In those cases, the accused employee should be informed that the investigation found no evidence supporting the charge but that the company, while not presuming that any infraction occurred, is taking the opportunity to make sure that the rules are known.
To protect themselves, employers should train managers to document the complaint, document the investigation, and document that no definitive conclusion was reached. Further, it is wise to give both the alleged victim and the alleged harasser an additional copy of the anti-harassment rules, have them sign to acknowledge that they have received and understood the policy, and reiterate that the company takes complaints seriously. The company must also be mindful of the legal rights of someone wrongly accused and be careful not to harm the reputation of the alleged harasser where nothing is corroborated.
Once a report of harassment is received, investigations can be carried out in any number of ways. Employers do not need to conduct a trial-type proceeding to adequately respond to a complaint; rather, the requirement is for an investigation that is reasonable under the circumstances. This may include an informal inquiry that does not unduly disrupt the company’s business but fairly attempts to determine what took place. Courts afford deference to the employer’s business judgment if the employer conducts a reasonable investigation in good faith and selects a reasonable remedy.
With regard to the timeliness of the investigation, courts look at various factors. For example, in Sutherland v. Wal-Mart Stores, Inc. (U.S. Court of Appeals for the Seventh Circuit, 2011), an employee sued her company, claiming that she was harassed by a coworker. The employee alleged that the company failed to promptly respond to her complaint because it waited until the harasser returned from vacation. The court disagreed. It found that the company began its investigation the same day the complaint was made by interviewing the plaintiff’s coworkers.
The company contacted the alleged harasser to discuss the allegations the day he returned from vacation. The court found that the company could not have acted any faster than it did.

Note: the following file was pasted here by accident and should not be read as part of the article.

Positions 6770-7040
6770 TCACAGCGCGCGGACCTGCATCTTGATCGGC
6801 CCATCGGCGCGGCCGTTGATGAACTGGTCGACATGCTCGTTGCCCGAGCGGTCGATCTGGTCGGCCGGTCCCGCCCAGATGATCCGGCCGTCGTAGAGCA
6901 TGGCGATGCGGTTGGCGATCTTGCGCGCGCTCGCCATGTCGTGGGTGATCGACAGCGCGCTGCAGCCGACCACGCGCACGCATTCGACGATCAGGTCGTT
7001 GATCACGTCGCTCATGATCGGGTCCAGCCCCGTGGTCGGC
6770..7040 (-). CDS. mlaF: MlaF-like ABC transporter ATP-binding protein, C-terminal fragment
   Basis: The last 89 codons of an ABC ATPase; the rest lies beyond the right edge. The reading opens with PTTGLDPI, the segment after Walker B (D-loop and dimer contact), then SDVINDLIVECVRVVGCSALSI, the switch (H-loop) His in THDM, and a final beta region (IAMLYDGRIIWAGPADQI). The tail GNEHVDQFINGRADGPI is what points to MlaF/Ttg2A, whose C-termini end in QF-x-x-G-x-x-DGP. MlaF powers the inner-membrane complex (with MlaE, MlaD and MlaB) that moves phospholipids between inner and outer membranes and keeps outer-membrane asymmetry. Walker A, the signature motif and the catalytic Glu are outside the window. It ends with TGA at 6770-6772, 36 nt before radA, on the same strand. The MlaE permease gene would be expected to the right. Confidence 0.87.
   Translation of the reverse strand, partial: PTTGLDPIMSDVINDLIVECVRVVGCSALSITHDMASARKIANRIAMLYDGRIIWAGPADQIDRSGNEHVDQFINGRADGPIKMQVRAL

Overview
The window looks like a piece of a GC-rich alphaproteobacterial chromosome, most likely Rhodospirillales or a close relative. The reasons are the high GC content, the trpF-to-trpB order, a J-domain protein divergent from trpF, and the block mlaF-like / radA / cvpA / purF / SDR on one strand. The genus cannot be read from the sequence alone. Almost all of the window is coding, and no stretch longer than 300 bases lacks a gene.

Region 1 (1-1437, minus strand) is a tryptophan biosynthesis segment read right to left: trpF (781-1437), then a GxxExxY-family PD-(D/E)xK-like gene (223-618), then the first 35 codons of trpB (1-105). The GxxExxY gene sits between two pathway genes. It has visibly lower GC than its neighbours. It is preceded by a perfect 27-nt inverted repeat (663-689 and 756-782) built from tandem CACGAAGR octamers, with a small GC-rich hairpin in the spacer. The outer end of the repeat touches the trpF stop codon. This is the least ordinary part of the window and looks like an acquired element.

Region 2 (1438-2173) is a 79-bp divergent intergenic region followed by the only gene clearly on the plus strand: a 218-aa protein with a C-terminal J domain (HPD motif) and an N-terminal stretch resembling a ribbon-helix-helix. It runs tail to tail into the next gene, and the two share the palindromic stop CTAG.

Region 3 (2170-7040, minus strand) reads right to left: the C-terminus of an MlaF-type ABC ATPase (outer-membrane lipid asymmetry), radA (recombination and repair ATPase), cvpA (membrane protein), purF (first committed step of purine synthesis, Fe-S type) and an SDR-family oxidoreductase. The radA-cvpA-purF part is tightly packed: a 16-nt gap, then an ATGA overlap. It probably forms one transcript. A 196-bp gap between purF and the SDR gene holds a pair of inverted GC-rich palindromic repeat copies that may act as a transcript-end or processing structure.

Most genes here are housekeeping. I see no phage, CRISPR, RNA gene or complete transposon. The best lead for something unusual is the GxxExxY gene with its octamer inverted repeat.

In another case, Crawford v. BNSF Railway Company (U.S. Court of Appeals for the Eighth Circuit, 2012), an employee claimed that her company’s response to her harassment allegations was too slow and that the company’s response to prior allegations against the accused were insufficient. However, the court found that the company’s actions were reasonable. It placed the accused on administrative leave within two days of the complaint and conducted the investigation over the subsequent two weeks.
Once an investigation establishes that the harassment did occur, the employer must respond in a way that is likely to end the harassment. The law does not dictate a specific response; it requires only that an employer take “appropriate action” to correct the problem. Thus, depending on the severity of the conduct, a proper response may range from a mere notation in the employee’s file to a transfer, a demotion, or a termination.
In Crawford, for example, based on the findings of the investigation, the company fired the harasser. It was noted that the company had in other cases taken a different approach, counseling the person found guilty of harassment and requiring that person to attend a sexual harassment prevention seminar. The court noted that “the fact that appellants would have desired harsher responses does not make BNSF’s otherwise valid policy ineffective.”
Even the smallest misconduct should be addressed, however, and the actions taken should be documented, because if the behavior is ignored or allowed to fester, it may evolve into a major problem for the workplace. While there is no precise formula for proper corrective action, courts have ruled that creating a physical separation and minimizing work time together are reasonable in some instances and progressive discipline is reasonable in others.
All companies should be cognizant of the potential for liability from sexual harassment claims. To protect themselves, they must develop a comprehensive anti-harassment policy and make sure that all employees understand it and that its provisions are consistently enforced.
Greg Hare is a shareholder and Kat Kubis is an associate at Ogletree Deakins in Atlanta. Ogletree Deakins is a labor and employment law firm representing companies in all types of labor relations and legal matters.